One of the most difficult aspects of learning another language is grammar. Grammar is the systems and structures that are used in a particular language.
Perfect grammar is not always essential for communication. We can convey simple ideas and requests with a minimum of grammar. However, for more complex communication in spoken conversation,and especially in writing, correct use of grammar is important to make sure that ideas are conveyed clearly and without any potential for misunderstanding.
How do most people learn grammar?
When we learn our first language, as children, we don’t need to have a formal understanding of grammar at all. We acquire our first language naturally by listening, copying and experimenting. We learn by listening first, whereby we get input of language. Next, we start to speak, by imitating and repeating. Reading and writing come later. There is a lot of trial and error and gentle correction from our parents. A good example of this is with irregular verbs. A child might say something like “I eated the apple” to which a parent might say, “You ate the apple”. The child notes the correction and from then, with a bit of luck, uses it correctly in the future.
How do we learn grammar in a new language?
There is a strong argument that the best way to learn a second language is as closely as possible to the way we learn our first language, that is, without actually focussing on the grammar but absorbing it as part of the language as a whole.
What are some good ways to learn grammar?
These days many people learn a lot of their English from watching movies, television series and other video content. They learn to identify what “sounds right’ and when they notice themselves saying something ungrammatical, they are able to correct it themselves because it doesn’t “sound right” in the sense that it doesn’t sound similar to how they have heard native English-speakers use that particular language.
However, it is a bit idealistic and unrealistic to imagine that it is possible to simply absorb all elements of grammar like a sponge and not have to study it directly at all. It is really helpful to at least understand the names of different parts of speech or word classes and also the names of the different tenses.
Do I need to learn how to explain grammar?
Knowing the names of the various parts that we use makes a big difference if we want to look up information or discuss it with teachers or other students. It is a little bit similar to building a house. If I can go to the building supply shop and use the correct names for the parts that I am looking for and discuss them with the supplier, then I am able to learn and also to teach myself. If I don’t know the correct terminology or jargon, I can’t do that.
It can be really frustrating that native English-speakers mostly have very little knowledge of the grammatical systems of their own language. Because they learned the language naturally as children, as native English-speakers, they don’t need to know why we say things the way we do, they only need to know how to say things the way that we do. Frustratingly, they know this instinctively.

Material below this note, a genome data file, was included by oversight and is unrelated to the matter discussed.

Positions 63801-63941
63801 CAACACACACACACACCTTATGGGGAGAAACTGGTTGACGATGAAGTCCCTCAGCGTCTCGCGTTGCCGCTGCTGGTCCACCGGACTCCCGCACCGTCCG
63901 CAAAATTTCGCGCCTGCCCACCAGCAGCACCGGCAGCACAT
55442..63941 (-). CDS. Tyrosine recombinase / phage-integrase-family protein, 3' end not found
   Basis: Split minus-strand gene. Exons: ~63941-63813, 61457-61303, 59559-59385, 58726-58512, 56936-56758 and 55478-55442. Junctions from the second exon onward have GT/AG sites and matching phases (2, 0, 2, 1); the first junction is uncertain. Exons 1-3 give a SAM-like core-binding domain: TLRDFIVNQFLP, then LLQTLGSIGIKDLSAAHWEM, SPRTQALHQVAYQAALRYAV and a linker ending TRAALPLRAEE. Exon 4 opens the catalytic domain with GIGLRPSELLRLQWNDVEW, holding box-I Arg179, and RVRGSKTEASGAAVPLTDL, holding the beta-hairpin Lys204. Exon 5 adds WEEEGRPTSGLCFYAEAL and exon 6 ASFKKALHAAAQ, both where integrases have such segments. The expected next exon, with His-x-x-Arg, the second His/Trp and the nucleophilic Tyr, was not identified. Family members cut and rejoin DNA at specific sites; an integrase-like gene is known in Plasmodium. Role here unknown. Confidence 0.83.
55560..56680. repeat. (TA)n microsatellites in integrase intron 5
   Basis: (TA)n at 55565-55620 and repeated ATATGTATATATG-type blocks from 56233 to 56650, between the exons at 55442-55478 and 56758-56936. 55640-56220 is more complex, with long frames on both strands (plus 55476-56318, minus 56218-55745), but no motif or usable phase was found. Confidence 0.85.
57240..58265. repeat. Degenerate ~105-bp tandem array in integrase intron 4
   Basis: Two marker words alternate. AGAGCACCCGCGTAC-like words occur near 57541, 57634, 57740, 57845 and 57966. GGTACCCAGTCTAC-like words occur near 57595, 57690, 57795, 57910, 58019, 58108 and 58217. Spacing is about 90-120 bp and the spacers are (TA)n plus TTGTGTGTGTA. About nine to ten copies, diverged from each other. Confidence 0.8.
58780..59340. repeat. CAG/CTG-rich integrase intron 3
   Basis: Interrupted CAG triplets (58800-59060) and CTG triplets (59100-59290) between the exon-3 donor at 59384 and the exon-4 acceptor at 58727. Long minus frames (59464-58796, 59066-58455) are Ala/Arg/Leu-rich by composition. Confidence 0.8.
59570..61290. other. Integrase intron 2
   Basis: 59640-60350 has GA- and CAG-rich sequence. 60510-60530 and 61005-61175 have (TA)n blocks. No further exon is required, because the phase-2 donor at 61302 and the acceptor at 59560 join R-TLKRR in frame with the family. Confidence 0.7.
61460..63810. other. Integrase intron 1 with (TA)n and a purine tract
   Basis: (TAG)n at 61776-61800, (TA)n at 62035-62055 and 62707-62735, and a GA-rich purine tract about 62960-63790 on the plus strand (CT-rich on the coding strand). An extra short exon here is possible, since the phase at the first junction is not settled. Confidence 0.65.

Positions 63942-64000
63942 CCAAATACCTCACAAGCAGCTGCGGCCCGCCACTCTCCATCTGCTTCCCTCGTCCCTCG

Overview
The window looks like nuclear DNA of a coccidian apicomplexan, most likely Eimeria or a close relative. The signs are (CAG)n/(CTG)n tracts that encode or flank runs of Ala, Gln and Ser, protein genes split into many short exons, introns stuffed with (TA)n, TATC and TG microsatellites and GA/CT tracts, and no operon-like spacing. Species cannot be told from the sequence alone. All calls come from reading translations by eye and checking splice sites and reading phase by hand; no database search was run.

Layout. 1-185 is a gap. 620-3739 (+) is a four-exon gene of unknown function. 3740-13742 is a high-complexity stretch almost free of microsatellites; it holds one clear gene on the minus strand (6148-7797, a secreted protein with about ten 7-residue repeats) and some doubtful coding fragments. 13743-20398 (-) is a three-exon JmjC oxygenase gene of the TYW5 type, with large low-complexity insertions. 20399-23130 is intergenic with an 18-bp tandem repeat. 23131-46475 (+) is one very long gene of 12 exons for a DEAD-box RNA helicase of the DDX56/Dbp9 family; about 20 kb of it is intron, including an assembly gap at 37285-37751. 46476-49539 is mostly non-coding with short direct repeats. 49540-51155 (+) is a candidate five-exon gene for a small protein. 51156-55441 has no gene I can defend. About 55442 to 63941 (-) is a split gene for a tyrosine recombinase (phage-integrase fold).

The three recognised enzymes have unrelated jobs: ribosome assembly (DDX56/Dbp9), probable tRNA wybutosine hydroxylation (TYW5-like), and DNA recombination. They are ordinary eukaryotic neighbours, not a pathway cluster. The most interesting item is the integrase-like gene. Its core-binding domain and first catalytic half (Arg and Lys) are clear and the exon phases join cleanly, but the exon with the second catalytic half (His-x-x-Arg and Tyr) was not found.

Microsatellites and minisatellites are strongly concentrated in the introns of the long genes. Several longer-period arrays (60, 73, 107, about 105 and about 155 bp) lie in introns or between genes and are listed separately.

If you went out into the street and randomly asked a thousand people about the difference between first conditional and second conditional sentences, I would be fairly confident that virtually all native English-speakers would say; “What’s a conditional?” They don’t need to know, because, as native English-speakers, they will always choose the correct structure instinctively, although they don’t know why.
You might be wondering how this is useful to you, someone who is learning English as a second language, probably as an adult. In my opinion, the best way to learn English grammar is to use a combination of approaches.
Will reading help my grammar?
Expose yourself to as much English as possible through reading and viewing. Watching movies and other video content with subtitles in English is an excellent way to observe English grammar in use and develop an “ear” and an “eye” for what “sounds right” and “looks right”.
However, a certain amount of structured study of a conventional grammar text is also useful. It will help you with the more difficult and more irregular aspects of grammar. Most English is quite logical and follows regular patterns. These are the structures that you can “pick up” to a large extent on your own.
For the more tricky aspects, if you know the names of what you want to know about, you can look it up online. There is no shortage of really good material available. However, you do need a basic grounding so that you have the necessary vocabulary to be able to search for your answers.
Will speaking help my grammar?
Probably, the best resource is native English-speakers. If you have friends or workmates that will let you know when your use of grammar is not quite right, that is enormously helpful. Just knowing when you are not quite correct is enormously helpful because you can then look up your errors and work towards rectifying them.
Should I worry about my grammar?
Don’t stress too much about grammar. If you worry about it too much, your fluency will suffer. It is better to make a few grammatical errors than to not speak at all. In time, all of your grammatical issues will be resolved. The most important thing is to communicate and to practise. The more you communicate and practice using your English, the more it will improve.